The threat of cybersecurity hacking in organizations, corporations, and enterprises of every type is much greater than most people are aware. Law firms face an exponentially greater risk due to the fact that in addition to the firm’s own vulnerability, their clients’ information is also at risk.

The recent hack of the Panamanian law firm Mossack Fonseca and release of the so-called “Panama Papers,” should be a wakeup call for all law firms. The information exposed in the Panama Papers consisted of 11.5 million pages describing the formation of 214,000 offshore entities for more than 14,000 clients. The exposure could result in financial ruin for some people and has already instigated the resignation of Iceland’s prime minister.

Surprisingly – or perhaps not so surprisingly given the ubiquity of smart phones – the greater vulnerability exists not in legacy client-server systems but in mobile devices facilitated by the use of social media. Cybersecurity guru John McAfee describes how he would hack a digital wallet and empty its contents using a smart phone and social media:

 “I will give you an example: Suppose I wanted to entirely empty a person’s [cyber] wallet. Let’s further assume that the wallet is located on a smart phone or other general purpose computing device. In order for the wallet to be used, the device in question must have access to the Internet. These are the only conditions needed for me to empty the wallet, irrespective of the wallet used, whether Myceleum, Samurai or any other software wallet available.

Here’s how I would do it:   I would first plant readily available spyware on the device. I could plant it through an email phishing scheme, or by inducing you to visit a website (A website drive-by is sufficient to set the “download unauthorized applications” flag on Android for example. A subsequent click-through would plant the malware), or using any one of hundreds of other means. If the person owning the wallet was immune to all attempts (extremely rare), then I would use readily available hardware “push” systems and force the malware onto the device from a distance of up to a quarter or a mile away from the device.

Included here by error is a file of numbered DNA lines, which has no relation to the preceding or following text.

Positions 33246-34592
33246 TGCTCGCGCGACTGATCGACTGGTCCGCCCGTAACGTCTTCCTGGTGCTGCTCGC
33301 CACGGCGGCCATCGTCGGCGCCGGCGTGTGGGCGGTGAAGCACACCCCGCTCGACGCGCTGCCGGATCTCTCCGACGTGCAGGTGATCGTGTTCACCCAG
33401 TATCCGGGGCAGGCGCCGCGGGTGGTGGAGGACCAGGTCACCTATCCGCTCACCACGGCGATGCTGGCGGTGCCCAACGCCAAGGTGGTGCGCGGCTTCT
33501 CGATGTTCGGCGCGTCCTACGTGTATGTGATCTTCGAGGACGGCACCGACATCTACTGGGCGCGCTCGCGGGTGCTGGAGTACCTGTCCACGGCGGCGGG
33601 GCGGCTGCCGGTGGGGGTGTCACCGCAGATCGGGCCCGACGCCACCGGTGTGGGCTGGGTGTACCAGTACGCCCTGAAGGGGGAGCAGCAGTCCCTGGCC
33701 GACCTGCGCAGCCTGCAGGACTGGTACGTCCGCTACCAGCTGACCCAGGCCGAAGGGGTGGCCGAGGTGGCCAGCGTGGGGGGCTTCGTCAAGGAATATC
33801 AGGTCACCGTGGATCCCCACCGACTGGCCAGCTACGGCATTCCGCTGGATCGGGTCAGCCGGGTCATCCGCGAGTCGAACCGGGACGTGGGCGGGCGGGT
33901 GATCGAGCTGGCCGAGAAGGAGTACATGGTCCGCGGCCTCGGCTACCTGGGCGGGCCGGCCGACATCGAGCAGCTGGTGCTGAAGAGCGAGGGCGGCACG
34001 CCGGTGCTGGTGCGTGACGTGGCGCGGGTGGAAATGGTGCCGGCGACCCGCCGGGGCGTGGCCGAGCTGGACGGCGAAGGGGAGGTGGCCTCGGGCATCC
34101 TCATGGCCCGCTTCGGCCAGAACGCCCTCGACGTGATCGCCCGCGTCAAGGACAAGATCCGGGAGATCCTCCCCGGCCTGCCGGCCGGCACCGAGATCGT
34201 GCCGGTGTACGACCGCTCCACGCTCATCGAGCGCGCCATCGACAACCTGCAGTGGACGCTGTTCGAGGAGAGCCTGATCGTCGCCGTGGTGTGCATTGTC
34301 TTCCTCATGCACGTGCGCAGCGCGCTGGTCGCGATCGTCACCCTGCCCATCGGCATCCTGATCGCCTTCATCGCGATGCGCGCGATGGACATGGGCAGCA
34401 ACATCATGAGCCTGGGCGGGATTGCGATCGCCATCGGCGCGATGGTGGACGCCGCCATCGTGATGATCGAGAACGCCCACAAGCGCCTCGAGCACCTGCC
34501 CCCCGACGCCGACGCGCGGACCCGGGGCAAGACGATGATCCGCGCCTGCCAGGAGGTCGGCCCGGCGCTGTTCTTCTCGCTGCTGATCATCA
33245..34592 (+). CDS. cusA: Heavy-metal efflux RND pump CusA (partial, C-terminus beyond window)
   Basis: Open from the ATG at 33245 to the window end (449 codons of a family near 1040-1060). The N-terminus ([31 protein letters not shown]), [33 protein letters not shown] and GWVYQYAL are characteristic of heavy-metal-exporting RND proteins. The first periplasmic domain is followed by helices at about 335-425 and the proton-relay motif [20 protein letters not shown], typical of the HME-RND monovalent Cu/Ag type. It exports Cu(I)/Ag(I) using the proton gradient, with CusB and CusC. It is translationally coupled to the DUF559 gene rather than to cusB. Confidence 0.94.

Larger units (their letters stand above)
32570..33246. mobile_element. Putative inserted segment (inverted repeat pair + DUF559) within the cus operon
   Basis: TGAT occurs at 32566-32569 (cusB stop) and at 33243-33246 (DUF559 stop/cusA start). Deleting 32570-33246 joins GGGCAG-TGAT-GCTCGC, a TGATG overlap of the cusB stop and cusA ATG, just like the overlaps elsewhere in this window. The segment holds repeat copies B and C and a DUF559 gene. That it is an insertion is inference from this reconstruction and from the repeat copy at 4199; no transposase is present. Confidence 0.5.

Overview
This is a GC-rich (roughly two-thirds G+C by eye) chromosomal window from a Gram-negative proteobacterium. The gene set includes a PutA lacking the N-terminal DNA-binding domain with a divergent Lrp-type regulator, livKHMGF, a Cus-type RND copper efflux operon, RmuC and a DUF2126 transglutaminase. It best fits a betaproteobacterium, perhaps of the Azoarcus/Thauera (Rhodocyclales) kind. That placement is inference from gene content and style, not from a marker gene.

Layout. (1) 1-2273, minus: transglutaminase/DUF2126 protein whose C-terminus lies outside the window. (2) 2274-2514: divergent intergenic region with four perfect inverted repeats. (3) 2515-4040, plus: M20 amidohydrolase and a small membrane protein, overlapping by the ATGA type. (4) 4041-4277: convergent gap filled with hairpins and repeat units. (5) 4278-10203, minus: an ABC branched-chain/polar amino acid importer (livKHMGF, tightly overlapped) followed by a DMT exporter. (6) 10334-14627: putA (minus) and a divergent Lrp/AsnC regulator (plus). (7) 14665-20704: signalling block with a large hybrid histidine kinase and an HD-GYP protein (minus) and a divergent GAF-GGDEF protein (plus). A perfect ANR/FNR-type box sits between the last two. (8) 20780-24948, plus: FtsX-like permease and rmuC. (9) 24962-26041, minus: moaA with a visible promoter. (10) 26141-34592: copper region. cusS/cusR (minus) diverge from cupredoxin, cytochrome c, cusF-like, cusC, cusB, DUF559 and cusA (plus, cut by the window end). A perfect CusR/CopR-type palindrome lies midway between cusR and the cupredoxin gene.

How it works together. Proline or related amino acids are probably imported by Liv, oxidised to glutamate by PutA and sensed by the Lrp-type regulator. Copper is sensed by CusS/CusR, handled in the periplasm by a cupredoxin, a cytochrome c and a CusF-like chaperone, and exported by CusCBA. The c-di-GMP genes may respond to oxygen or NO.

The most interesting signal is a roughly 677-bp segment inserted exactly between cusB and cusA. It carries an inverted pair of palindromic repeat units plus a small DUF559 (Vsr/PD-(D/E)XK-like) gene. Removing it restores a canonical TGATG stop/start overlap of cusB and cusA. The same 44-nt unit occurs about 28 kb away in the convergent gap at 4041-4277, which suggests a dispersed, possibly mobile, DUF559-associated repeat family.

Once the malware was installed, it would identify which cybercurrency wallets were being used on the device and log that information. It might also transmit that information to the hacker controlling the malware. It would then install a key logger and a keystroke intercept routine and, possibly, a selective screen capture that captured only the opening screen of the wallets when the wallet applications were executed. This single screen capture, in most cases would contain the amount of the wallets contents. I would need this amount in order to completely empty the wallet. The screenshot would be sent to me at some point. The malware might also contain a “power off simulator” so that after the user believes they have turned the phone off for the night, it is really still “on” but pretending to be off. That way I could empty the wallet while the user was sleeping and would be guaranteed many hours before the user noticed that his wallet was empty.

After the user goes to sleep, I would activate the malware. The malware would execute the wallet app and click the “send coins” button, using the keyboard intercept routine. It would then input my wallet transaction ID, and enter the amount that I had communicated to the device. I would know the amount from the opening screenshot that had earlier been sent to me.

If the wallet required a pin number in order to complete the transaction, I would then wait until the user uses the wallet themselves. My keystroke logger would then give me the pin number. The following night I would have the malware enter the pin number and then complete the transaction as described above.

 If the designers of the wallet were clever enough in designing the wallet, I might have to include a software “root” routine, of which hundreds are available, in the malware. Once rooted, I would override whatever keyboard and screenshot precautions had been taken and again proceed as outlined above.

This is just one of many techniques that could be used. All of the malware could be built in a matter of a few hours using off-the-shelf hacker toolkits.”

Solutions to cybersecurity challenges promise to be the “Next Big Thing” in technology development. New companies are popping up all over the horizon to deal with the multifaceted threats which can be anything as simple as denial of service to complex attacks such as that which destroyed the privacy of 14,000 Mossack Fonseca clients’ data.